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United we must stand

Professionalism. That word has reared its ugly head again. It looms over the sector, provoking either a doleful resignation to perceived mediocrity or a defensive invitation to the pub car park for whomsoever dared bring it up.

As clouds formed overhead, a raven appeared on a tree outside my office. I picked up Lord Lingfield's report, Professionalism in Further Education. Examining levels of professionalism is unsettling for any sector: the very asking of the question implies doubt. I took a big breath and began to read.

Hang on. Sector employers sharing responsibility for encouraging professionalism by offering moral and tangible support? A proposed guild that addresses the confidence deficit by emphasising cross-sector solidarity in teaching staff? An improved teaching qualification framework? It almost seems as if this report is designed to improve teachers' professional lives rather than criticise them.

I started thinking about issues of professional solidarity in FE. In my experience, college lecturers collectively mobilise at the drop of a hat, but urgent unification is often as a result of a problem that needs strength in numbers to confront.

Conversely, positive unity, the coming together of like-minded souls to discuss educational matters and share best practice, is quite rare.

As a measure of the accuracy of this theory I took to the well-known shrine of wisdom and hilarious dog pictures: Twitter. I have learned more than I did in several years of school from hanging around on Twitter with educational masters, teachers and troublemakers. They furiously debate, discuss new practices and point each other towards relevant theorists.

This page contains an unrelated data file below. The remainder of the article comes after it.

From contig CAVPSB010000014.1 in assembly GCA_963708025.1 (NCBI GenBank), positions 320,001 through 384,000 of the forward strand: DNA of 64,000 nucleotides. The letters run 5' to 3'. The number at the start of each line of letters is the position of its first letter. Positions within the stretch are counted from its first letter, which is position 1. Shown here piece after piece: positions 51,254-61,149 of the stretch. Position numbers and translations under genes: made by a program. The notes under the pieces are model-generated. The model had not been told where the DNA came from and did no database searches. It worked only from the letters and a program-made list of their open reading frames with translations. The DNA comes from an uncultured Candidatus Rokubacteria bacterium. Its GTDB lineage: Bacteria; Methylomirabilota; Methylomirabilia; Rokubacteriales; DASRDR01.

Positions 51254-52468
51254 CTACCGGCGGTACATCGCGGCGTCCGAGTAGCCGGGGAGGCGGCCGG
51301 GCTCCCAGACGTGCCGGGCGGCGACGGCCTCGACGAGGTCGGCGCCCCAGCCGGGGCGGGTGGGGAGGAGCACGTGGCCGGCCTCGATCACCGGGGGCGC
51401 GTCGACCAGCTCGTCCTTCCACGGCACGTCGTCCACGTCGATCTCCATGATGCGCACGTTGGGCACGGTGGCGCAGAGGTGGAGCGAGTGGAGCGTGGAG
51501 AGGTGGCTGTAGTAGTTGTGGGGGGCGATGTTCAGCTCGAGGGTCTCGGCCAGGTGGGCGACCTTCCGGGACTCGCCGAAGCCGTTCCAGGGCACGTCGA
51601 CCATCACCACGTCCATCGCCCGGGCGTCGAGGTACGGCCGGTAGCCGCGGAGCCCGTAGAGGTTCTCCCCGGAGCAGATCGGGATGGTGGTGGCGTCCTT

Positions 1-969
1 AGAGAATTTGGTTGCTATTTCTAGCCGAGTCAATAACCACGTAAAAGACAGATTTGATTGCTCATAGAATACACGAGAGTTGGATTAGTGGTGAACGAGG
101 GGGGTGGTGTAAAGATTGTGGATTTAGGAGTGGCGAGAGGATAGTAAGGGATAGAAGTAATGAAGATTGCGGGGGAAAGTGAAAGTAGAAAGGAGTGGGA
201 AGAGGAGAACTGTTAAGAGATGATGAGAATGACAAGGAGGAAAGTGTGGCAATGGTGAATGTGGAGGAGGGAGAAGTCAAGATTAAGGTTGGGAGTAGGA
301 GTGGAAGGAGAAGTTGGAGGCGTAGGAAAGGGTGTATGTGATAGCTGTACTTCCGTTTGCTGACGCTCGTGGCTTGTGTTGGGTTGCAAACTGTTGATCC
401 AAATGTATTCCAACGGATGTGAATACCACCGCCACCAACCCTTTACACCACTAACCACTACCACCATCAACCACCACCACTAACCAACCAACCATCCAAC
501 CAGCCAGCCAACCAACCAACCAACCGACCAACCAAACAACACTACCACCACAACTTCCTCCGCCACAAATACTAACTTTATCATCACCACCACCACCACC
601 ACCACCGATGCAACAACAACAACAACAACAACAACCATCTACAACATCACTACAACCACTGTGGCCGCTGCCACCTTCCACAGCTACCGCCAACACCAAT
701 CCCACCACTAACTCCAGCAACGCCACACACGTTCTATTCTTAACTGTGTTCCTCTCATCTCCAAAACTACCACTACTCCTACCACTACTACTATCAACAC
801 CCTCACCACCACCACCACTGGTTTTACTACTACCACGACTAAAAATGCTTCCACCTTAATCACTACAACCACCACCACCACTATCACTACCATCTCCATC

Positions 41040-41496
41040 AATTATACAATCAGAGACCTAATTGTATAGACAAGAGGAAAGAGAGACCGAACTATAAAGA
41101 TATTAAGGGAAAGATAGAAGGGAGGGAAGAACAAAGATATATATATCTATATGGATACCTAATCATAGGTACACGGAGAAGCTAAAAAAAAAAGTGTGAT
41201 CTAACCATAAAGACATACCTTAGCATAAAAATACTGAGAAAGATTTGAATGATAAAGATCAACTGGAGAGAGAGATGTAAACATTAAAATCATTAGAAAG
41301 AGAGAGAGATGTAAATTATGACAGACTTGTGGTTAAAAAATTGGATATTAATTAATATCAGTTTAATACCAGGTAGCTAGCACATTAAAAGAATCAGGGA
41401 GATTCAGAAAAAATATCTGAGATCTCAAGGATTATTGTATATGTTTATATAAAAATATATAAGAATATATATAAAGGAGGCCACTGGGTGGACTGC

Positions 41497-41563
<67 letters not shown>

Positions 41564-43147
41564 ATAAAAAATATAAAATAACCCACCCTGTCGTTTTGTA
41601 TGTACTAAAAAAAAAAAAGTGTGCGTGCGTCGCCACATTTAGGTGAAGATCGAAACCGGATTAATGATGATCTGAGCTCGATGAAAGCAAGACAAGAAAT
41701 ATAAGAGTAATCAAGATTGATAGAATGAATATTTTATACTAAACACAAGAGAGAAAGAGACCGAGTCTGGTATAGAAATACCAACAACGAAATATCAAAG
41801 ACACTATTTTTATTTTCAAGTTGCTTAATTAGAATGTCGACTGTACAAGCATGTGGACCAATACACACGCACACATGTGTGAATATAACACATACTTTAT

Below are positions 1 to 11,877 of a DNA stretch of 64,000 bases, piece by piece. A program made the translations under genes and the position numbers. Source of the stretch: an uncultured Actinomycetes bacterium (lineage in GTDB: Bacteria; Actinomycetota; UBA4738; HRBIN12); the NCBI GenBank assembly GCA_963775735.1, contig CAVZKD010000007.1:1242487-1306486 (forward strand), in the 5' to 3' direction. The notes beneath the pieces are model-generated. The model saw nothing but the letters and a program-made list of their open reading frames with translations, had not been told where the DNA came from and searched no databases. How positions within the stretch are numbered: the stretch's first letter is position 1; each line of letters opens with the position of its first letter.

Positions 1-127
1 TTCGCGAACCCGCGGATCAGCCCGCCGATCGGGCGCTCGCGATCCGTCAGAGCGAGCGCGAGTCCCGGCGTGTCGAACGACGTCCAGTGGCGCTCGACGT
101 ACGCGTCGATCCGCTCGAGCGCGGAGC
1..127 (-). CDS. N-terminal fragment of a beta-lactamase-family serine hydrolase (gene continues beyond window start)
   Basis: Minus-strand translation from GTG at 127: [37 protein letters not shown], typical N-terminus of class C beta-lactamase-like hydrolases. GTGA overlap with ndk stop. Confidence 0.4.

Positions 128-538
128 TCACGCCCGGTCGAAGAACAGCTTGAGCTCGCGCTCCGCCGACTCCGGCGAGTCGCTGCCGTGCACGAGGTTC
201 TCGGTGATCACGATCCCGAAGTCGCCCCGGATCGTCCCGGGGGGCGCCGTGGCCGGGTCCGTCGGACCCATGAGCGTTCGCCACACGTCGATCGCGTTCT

I explored umpteen search options but was unable to locate a community of FE teachers and trainers who connect in the same way school teachers do. If Twitter is any measure of the real world, does this lack of representation of those who proudly describe themselves as being an active part of the FE and skills sector demonstrate low levels of professional self-esteem, as described in the Lingfield report?

There are many enlightened FE types on Twitter, but they are mainly in senior positions rather than at the classroom end. With 140,000 teachers and trainers in the FE sector, there had to be more than the few I had located on the site. In an effort to urge colleagues to show themselves I tweeted: "Are there FE lecturers on Twitter that I haven't found yet? So far I have located about 15. In total. Surely there are more. Please help!"

Happily, the call was retweeted by some popular Twitterers and FE people at every level started to come forward. We discussed how we could instigate a positive unity and begin FE specific discourse. We settled on a regular weekly time to congregate and a hashtag to formalise our efforts. And lo, #ukfechat was born.

That Thursday at 9pm something marvellous happened. There was no confidence deficit. Just inspiring, motivated people from all areas of the FE and skills system discussing issues that matter.

This experimental Twitter initiative is a step towards a forum where ideas of mutual interest can be exchanged. If it represents the enthusiasm of practitioners on a bigger scale, it offers great optimism about the proposed guild's intentions of uniting all areas of the sector to emphasise a stronger professional identity.

Sarah Simons works in a large FE college in Mansfield.

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